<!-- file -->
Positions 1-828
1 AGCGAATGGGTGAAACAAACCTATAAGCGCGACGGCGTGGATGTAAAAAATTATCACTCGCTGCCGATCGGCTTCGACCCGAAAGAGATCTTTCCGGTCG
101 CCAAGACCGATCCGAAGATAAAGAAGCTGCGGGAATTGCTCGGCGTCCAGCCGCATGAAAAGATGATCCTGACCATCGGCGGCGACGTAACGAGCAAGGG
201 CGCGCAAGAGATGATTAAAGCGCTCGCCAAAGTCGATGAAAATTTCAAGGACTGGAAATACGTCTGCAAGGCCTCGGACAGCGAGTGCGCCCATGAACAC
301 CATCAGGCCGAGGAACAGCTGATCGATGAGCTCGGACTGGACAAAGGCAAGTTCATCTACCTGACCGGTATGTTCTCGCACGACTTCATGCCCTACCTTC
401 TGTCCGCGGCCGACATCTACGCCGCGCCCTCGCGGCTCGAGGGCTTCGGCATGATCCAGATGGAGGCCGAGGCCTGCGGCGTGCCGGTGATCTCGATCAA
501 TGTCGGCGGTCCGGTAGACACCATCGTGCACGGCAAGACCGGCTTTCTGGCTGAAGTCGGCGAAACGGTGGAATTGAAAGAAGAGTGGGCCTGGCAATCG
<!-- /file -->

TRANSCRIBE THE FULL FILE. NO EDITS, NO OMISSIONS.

Positions 1-828
1 AGCGAATGGGTGAAACAAACCTATAAGCGCGACGGCGTGGATGTAAAAAATTATCACTCGCTGCCGATCGGCTTCGACCCGAAAGAGATCTTTCCGGTCG
101 CCAAGACCGATCCGAAGATAAAGAAGCTGCGGGAATTGCTCGGCGTCCAGCCGCATGAAAAGATGATCCTGACCATCGGCGGCGACGTAACGAGCAAGGG
201 CGCGCAAGAGATGATTAAAGCGCTCGCCAAAGTCGATGAAAATTTCAAGGACTGGAAATACGTCTGCAAGGCCTCGGACAGCGAGTGCGCCCATGAACAC
301 CATCAGGCCGAGGAACAGCTGATCGATGAGCTCGGACTGGACAAAGGCAAGTTCATCTACCTGACCGGTATGTTCTCGCACGACTTCATGCCCTACCTTC
401 TGTCCGCGGCCGACATCTACGCCGCGCCCTCGCGGCTCGAGGGCTTCGGCATGATCCAGATGGAGGCCGAGGCCTGCGGCGTGCCGGTGATCTCGATCAA
501 TGTCGGCGGTCCGGTAGACACCATCGTGCACGGCAAGACCGGCTTTCTGGCTGAAGTCGGCGAAACGGTGGAATTGAAAGAAGAGTGGGCCTGGCAATCG